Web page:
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Math Help - notation in vector calculus

  1. #1
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    notation in vector calculus

    Just a quick question about notation.

    I was given the vector field

    F = r + grad(1/bar(r)) where r= (x)i+(y)j+(z)k.
    grad is just written as the upside down delta (gradient) and the bar I wrote in the above equation looks like an absolute value around just the r (although I don't think it is absolute value).

    What would be a simplification of this vector field so that I can solve the rest of the problem?

    I want to find its flux across the surface of a sphere.
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    Quote Originally Posted by PvtBillPilgrim View Post
    Just a quick question about notation.

    I was given the vector field

    F = r + grad(1/bar(r)) where r= (x)i+(y)j+(z)k.
    No. I do not think that is the gradient, that is the Del Operator.
    Because the gradient transforms a scalar function into a vector function, not the other way around like you have it here.
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    It is the del operator, but then I take the gradient of (1/(r)).

    I think this whole thing simplifies to:

    3 + xi+yj+zk, but I'm not sure.
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    How can you preform the operation 1/r
    Vectors cannot be divided.
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    I don't know. I specifically have the problem:

    F= r + F= r + 1/double bar(r)
    The first part is easy enough, but what is 1/double bar (r) if r=xi+yj+zk?

    The double bar above is literally just two bars one each side surrounding r.

    This is my problem word for word:
    Consider the vector field
    F= r + grad(1/double bar(r)).
    Compute the flux (double integral F ndS) of F across the surface of the sphere x^2+y^2+z^2=a^2 where a>0. ndS is the vector element of surface with n the unit normal which here is assumed to point away from the enclosed volume.

    If I break it into two parts, I get F=r and F= grad(1/double bar(r))

    F=r just has flux 4*pi*a^3 since F=xi+yj+zk and F*N=a where * is the dot product. Note that N=(x/a)i+(y/a)j+(z/a)k. I know this just by looking at it, but how would I set up this double integral to get 4*pi*a^3?

    Also, I don't get the second part. What is grad(1/double bar(r))?
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    Could it be that ||r|| is simply the magnitude of the vector r? Then grad(1/||r||) is a vector.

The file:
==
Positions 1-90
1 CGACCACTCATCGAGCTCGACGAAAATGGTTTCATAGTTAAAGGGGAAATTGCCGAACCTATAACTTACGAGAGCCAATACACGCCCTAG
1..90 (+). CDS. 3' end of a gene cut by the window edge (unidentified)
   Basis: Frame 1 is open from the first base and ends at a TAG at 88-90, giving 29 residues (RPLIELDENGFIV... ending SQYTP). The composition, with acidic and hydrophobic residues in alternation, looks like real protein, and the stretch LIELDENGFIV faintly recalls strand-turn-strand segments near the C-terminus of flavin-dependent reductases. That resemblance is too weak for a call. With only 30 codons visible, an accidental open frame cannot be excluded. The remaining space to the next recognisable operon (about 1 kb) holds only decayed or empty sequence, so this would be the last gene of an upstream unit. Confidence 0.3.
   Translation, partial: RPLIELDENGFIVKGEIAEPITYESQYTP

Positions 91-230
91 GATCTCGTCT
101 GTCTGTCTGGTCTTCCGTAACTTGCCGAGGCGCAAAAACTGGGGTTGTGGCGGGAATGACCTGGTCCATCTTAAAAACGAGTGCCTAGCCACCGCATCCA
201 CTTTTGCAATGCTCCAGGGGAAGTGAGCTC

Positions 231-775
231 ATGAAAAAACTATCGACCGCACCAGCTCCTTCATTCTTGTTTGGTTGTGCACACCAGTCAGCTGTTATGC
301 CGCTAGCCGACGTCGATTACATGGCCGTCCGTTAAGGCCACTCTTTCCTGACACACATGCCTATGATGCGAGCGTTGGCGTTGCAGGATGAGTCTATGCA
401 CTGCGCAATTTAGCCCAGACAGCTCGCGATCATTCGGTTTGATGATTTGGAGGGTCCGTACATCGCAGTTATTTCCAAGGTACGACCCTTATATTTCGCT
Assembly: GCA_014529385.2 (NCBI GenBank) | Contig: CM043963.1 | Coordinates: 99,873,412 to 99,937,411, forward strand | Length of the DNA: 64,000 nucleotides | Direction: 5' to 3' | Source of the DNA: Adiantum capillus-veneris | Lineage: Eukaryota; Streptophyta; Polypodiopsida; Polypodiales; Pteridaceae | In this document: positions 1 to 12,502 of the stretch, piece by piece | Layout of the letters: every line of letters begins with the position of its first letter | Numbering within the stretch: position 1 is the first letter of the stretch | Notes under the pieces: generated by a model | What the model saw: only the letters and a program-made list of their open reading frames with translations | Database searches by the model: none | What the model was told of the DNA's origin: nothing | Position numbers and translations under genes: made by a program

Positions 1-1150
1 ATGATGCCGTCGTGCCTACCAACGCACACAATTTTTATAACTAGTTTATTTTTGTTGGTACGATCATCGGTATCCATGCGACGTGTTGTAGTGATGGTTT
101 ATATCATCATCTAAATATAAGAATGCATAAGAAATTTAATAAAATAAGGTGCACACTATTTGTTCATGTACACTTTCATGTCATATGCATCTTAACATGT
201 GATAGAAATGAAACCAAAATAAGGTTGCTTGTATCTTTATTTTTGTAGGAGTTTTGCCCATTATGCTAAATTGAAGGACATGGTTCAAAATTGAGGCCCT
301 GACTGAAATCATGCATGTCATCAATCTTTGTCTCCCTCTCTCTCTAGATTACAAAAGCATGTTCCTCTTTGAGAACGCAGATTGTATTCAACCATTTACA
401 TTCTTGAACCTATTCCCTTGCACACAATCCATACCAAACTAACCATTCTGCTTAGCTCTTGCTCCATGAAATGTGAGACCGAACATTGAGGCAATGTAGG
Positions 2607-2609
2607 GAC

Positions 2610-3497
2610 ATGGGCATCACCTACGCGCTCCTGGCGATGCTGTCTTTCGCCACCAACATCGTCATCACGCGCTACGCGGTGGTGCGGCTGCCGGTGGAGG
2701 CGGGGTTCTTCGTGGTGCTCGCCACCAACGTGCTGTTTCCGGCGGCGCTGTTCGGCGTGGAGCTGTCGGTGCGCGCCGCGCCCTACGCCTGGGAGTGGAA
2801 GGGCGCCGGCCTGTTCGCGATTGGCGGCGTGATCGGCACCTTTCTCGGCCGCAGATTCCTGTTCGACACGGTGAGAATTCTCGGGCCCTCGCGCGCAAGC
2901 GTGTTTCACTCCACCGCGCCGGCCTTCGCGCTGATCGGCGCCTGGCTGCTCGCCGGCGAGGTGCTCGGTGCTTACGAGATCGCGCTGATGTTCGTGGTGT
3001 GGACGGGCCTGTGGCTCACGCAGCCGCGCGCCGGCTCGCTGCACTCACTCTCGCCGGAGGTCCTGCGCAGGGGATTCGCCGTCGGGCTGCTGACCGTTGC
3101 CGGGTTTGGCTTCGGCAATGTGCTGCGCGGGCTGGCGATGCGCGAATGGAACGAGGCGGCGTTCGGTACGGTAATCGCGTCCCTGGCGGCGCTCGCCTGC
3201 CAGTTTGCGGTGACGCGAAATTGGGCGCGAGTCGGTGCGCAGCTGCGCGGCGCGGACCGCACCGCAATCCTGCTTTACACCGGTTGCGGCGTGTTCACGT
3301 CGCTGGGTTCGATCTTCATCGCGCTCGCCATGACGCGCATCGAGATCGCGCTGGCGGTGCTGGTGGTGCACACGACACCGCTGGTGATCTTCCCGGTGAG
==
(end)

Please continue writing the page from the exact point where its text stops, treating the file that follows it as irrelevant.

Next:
-Dan
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    Quote Originally Posted by PvtBillPilgrim View Post
    I don't know. I specifically have the problem:

    F= r + F= r + 1/double bar(r)
    The first part is easy enough, but what is 1/double bar (r) if r=xi+yj+zk?
    Okay I understand now, the double bar is the norm.

    Thus, ||r||=\sqrt{x^2+y^2+z^2}

    Thus, 1/||r||=1/sqrt(x^2+y^2+z^2)

    To find the gradient you need to find the partial derivatives, which are all symettric.

    (-x)/(x^2+y^2+z^2)^{3/2}-y/(x^2+y^2+z^2)^{3/2}j-z/(x^2+y^2+z^2)^{3/2}k
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    How do I find the flux of this mess then?

    I can simplify it by using a^2=x^2+y^2+z^2 and use polar coordinates, but how do I do this?

    I get that grad(1/magnitude(r))=
    [(-x)/a^(3/2)]i + [(-y)/a^(3/2)]j + [(-z)/a^(3/2)]k

    I know that the unit normal N=(x/a)i + (y/a)j + (z/a)k.

    Thus the dot product of grad(1/magnitude(r)) and the unit normal=
    (-x^2)/a^(5/2) + (-y^2)/a^(5/2) + (-z^2)/a^(5/2) =
    (-a^2)/(a^5/2)= -1/a^(3/2).

    Now how do I integrate this to get the flux of the surface?

    Is it,
    integral from 0 to 4pi, integral from 0 to a^2 of (-a^(-3/2))dr dtheta?
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    Is it easier to use spherical coordinates?

    OK, does an answer of (4*pi*a^3)-(4*pi*a^(-1/2)) make sense for the final answer to the problem posted above?
    Last edited by PvtBillPilgrim; February 12th 2007 at 03:30 PM.
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    Quote Originally Posted by ThePerfectHacker View Post

    (-x)/(x^2+y^2+z^2)^{3/2}-y/(x^2+y^2+z^2)^{3/2}j-z/(x^2+y^2+z^2)^{3/2}k
    Where does the i, j, and k go? Is the (-x), (-y), and (-z) included?
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  11. #11
    Forum Admin topsquark's Avatar
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    Quote Originally Posted by PvtBillPilgrim View Post
    Where does the i, j, and k go? Is the (-x), (-y), and (-z) included?
    Think of ||r|| as sqrt(r dot r) where "dot" is the Euclidean dot product.

    -Dan
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